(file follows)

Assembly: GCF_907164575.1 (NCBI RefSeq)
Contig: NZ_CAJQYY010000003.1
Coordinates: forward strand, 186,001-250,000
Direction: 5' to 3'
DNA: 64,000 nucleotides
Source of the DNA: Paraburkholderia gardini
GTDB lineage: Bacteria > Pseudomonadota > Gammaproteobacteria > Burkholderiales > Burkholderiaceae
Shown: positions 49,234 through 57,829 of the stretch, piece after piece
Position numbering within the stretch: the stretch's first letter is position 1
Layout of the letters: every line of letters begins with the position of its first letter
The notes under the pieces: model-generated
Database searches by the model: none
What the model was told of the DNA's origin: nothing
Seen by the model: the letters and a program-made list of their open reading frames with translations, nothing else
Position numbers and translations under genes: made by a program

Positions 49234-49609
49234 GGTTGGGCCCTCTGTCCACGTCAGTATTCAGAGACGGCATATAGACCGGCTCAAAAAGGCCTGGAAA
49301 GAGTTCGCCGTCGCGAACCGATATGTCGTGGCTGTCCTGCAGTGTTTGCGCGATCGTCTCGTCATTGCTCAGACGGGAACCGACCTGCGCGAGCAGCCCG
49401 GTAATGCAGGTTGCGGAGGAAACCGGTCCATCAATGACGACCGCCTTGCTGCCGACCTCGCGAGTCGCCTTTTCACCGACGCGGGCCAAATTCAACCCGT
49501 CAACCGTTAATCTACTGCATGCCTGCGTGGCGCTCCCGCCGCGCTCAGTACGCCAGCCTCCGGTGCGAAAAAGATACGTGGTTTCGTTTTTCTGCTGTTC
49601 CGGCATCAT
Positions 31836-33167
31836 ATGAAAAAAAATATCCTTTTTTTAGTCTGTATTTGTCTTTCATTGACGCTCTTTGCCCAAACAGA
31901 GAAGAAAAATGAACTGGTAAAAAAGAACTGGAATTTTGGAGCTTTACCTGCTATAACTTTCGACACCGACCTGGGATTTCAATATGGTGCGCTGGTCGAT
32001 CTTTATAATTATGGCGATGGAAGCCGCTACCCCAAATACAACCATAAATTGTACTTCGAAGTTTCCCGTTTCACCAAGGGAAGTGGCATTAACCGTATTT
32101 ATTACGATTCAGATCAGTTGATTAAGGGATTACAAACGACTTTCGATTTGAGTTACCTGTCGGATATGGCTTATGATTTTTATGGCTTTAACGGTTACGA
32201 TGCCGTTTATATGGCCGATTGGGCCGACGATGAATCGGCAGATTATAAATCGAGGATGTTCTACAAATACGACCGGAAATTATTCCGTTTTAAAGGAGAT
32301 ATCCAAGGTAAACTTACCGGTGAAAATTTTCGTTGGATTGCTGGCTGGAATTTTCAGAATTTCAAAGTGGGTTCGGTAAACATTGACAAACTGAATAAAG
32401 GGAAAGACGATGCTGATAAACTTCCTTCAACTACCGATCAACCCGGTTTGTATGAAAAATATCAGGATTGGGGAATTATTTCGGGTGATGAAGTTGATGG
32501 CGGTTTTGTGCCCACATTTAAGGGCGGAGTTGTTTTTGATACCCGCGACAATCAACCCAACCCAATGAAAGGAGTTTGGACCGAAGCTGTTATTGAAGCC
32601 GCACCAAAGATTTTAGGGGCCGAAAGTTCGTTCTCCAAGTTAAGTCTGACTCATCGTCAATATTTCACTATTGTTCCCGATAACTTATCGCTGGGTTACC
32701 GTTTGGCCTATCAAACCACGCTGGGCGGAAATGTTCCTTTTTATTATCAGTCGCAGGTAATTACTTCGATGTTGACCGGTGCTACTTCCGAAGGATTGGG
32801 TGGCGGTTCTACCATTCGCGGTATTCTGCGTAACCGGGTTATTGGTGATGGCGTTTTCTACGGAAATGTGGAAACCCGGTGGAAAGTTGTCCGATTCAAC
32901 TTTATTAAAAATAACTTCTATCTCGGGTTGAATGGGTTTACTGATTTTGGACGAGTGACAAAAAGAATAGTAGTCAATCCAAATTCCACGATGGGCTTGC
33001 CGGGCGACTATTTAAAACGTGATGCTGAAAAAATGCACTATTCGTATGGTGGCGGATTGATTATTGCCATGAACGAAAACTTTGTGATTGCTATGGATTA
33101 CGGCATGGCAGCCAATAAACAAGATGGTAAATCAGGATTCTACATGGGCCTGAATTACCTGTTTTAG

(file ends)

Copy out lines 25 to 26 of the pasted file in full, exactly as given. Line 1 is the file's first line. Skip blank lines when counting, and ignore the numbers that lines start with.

32001 CTTTATAATTATGGCGATGGAAGCCGCTACCCCAAATACAACCATAAATTGTACTTCGAAGTTTCCCGTTTCACCAAGGGAAGTGGCATTAACCGTATTT
32101 ATTACGATTCAGATCAGTTGATTAAGGGATTACAAACGACTTTCGATTTGAGTTACCTGTCGGATATGGCTTATGATTTTTATGGCTTTAACGGTTACGA